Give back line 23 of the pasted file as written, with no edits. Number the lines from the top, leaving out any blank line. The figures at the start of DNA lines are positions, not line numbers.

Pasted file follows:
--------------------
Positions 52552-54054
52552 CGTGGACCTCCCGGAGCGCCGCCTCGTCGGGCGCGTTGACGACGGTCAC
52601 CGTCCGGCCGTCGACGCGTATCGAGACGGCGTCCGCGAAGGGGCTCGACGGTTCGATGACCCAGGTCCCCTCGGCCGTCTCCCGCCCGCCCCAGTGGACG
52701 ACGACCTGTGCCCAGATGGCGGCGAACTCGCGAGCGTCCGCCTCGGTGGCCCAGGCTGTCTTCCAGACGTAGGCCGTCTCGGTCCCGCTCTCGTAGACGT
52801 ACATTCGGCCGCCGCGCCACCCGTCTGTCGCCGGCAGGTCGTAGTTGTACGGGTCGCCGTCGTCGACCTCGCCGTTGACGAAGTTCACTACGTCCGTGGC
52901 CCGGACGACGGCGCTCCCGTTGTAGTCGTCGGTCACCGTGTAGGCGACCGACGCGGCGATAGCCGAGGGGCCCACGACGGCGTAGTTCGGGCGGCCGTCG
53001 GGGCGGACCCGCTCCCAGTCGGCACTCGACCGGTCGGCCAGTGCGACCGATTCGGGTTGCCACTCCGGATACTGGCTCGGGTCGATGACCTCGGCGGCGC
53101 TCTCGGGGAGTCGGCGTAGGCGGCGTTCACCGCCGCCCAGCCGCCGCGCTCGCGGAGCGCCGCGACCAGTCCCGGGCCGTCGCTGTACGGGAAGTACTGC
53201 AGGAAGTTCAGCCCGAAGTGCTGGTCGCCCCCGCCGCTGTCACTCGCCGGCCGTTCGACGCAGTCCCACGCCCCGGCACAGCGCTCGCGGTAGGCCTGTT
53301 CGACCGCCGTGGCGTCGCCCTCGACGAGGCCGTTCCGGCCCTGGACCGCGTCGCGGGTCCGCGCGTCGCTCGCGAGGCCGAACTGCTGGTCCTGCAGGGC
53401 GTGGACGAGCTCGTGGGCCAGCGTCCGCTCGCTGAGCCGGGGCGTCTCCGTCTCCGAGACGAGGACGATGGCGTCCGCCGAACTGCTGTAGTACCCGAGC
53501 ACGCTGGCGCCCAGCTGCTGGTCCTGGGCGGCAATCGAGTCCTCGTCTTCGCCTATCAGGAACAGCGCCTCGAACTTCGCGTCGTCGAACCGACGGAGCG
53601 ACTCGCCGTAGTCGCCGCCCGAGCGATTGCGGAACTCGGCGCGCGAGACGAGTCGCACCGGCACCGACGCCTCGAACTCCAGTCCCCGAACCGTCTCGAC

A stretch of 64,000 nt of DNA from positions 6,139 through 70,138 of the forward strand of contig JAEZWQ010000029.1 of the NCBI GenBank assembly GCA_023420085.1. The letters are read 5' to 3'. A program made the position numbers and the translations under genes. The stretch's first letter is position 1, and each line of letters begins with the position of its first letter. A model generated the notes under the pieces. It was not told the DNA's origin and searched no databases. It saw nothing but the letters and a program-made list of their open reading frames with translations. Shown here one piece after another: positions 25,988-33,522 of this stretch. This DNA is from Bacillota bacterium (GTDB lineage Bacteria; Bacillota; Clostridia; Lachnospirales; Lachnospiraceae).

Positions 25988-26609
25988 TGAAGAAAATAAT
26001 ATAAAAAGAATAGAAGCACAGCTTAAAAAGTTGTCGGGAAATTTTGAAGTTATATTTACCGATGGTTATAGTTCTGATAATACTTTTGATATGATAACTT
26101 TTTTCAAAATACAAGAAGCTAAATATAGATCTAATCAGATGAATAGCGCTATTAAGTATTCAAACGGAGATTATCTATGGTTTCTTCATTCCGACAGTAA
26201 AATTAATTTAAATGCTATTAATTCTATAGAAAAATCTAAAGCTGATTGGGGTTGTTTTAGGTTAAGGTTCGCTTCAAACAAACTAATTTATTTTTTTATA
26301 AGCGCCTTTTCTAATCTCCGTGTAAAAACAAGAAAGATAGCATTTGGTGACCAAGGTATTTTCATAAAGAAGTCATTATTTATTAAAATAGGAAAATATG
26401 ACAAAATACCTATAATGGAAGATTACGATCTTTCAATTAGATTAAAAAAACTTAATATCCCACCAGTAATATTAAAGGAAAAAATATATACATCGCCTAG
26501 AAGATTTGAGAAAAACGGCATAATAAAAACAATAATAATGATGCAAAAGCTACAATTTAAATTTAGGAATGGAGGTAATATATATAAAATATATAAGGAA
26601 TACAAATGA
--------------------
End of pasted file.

26601 TACAAATGA